shutterstock_79327567 Remember Nick Burns, the Computer Guy on SNL? He was the computer geek who knew a lot about PCs, and embarrassed computer users on a regular basis; he made people feel bad because they didn’t understand why something didn’t print, or why their PC froze. Proclivity for embarrassing people aside, could a guy like Nick get a job today at a small business, or are sysadmins and their ilk in danger of losing out even more to automated systems and the cloud? When I got my start, the real-life version of the Computer Guy was essential if you wanted to add a user to the network, or even fix a paper jam. (Eventually I ended up building PCs, adding document management, and so on; after I got a handful of certifications, I left for a team at a larger firm.) To set up a new printer fifteen years ago, you needed to create a print queue, a print server, and a printer in Netware; today, it’s plug and play—and even the most technologically inept can always consult Google and YouTube for advice when things go wrong. In other words, the dedicated sysadmin is potentially out of a job if a business owner uses a consultant to build the network and check in for occasional maintenance. Ever since the gig economy came to the tech industry, an office can turn to Geek Squad or Geekatoo to connect a printer or install a workstation. Despite that flexibility, however, networks are more vulnerable than ever. And therein lies a significant challenge for those businesses that think they can manage without a tech pro (or a team of them) in-house.

New Challenges and New Opportunities

The needs of the network are far different than fifteen years ago, simpler in some ways but far more complicated in others. Now there are threats such as zero-day exploits, malware, and ransomware. The effort of keeping a network running today is just as much about making sure it isn’t compromised, and developing a contingency plan for if the worst happens. Security represents a collection of services that the gig economy has a hard time providing. An in-house person can:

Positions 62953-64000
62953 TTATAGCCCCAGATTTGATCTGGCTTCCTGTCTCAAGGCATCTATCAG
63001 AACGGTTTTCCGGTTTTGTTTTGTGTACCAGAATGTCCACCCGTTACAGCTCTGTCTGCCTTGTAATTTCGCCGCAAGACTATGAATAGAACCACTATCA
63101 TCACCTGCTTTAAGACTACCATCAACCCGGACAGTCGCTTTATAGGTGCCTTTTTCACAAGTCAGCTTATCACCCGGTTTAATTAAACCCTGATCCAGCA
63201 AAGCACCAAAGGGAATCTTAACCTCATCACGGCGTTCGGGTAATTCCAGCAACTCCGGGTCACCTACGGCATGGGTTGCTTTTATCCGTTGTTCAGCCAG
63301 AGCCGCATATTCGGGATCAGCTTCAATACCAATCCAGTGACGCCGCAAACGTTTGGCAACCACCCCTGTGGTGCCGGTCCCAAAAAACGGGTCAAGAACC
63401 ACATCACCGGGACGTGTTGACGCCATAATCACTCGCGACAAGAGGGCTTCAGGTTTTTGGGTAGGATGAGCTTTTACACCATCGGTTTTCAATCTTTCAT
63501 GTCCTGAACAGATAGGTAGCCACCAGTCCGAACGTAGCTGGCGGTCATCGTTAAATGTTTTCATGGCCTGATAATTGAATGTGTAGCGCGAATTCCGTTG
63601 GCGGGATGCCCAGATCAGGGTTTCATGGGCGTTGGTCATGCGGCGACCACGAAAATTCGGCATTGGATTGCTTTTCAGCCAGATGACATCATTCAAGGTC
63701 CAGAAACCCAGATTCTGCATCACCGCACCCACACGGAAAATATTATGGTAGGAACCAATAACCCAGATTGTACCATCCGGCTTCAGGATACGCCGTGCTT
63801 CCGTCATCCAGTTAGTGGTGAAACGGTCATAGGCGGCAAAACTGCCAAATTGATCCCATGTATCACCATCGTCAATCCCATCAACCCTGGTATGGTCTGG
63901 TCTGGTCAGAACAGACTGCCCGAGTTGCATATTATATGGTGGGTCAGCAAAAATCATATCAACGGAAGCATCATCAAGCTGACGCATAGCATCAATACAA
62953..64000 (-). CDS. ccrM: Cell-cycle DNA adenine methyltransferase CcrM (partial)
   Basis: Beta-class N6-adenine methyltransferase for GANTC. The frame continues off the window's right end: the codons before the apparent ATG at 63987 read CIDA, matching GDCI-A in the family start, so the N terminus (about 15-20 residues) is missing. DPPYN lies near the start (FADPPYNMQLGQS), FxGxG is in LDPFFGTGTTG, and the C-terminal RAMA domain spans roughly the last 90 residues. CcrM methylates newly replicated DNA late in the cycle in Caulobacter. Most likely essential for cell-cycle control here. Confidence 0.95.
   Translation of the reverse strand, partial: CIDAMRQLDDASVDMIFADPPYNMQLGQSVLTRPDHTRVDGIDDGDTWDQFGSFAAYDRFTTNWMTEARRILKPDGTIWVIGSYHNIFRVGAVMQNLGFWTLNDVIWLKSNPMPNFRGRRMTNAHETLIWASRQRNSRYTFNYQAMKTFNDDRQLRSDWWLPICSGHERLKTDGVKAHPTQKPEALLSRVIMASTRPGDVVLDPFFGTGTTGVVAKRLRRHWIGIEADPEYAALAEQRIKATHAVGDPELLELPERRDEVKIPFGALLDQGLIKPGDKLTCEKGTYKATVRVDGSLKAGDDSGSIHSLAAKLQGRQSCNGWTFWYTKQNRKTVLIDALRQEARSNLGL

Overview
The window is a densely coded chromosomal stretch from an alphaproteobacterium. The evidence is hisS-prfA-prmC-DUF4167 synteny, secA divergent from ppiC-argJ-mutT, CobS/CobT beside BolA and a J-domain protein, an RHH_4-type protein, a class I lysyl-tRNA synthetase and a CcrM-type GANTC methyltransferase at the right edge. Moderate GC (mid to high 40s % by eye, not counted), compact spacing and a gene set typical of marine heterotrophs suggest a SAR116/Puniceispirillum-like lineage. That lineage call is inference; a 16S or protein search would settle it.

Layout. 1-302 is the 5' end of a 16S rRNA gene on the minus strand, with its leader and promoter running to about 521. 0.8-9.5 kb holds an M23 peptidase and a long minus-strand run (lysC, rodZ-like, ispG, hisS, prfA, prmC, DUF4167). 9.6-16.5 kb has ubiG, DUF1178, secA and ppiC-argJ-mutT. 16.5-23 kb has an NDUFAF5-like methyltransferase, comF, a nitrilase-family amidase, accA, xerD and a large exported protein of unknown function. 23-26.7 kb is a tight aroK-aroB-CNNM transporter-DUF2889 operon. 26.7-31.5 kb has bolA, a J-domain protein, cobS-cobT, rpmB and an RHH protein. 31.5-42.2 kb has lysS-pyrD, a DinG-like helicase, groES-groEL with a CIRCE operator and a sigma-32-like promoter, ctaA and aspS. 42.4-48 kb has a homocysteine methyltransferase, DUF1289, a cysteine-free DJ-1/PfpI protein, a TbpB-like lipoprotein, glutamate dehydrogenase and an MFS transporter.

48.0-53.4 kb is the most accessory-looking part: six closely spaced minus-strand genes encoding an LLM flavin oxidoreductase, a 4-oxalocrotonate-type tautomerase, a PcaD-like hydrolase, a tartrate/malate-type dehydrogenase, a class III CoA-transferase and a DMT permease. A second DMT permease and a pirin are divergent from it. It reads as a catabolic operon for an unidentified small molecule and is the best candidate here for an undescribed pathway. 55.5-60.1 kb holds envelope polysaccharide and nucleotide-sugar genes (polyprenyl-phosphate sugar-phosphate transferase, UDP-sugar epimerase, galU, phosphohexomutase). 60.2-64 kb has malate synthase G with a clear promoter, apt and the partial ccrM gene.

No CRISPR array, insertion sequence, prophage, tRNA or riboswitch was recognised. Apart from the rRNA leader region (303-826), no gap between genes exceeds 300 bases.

• Develop a Plan: What will your business do if the network is attacked with a DDoS, or if a user clicks on a malware link? The plan should define the roles of each stakeholder in responding to the attack.
  • Educate Users: Users represent the network's greatest vulnerability. Users need tech pros to help them change their mindset about emails, and become more questioning about suspicious messages.
  • Create and Maintain Backups: A network is important, but the data is priceless. A dedicated sysadmin or other tech pro can make sure that data is backed up.
Today’s network failures often come from external attacks that are posing an existential threat to the business. According to Symantec’s recent Internet Security Threat Report, 45 percent of small business found themselves spear-phished in 2014—up from only 19 percent in 2013. (Spear-phishing is especially pernicious because the hacker has taken the time out to learn something about the people working in the company, making malicious links very tempting to click.) For many tech workers, becoming the in-house sysadmin is a particularly promising career route, as a lack of a higher education isn’t necessarily an impediment for obtaining a position; last year, The New York Times reported that half the IT workers in New York do not have a college degree. Citi, according to the article, has “a huge team,” many of whom weren’t formally trained as computer scientists or engineers. Hackers willing to put on a white hat can also find a job waiting for them at a firm, even if they have no previous corporate experience. In other words, the in-house computer person is very much needed today—just more in a security role.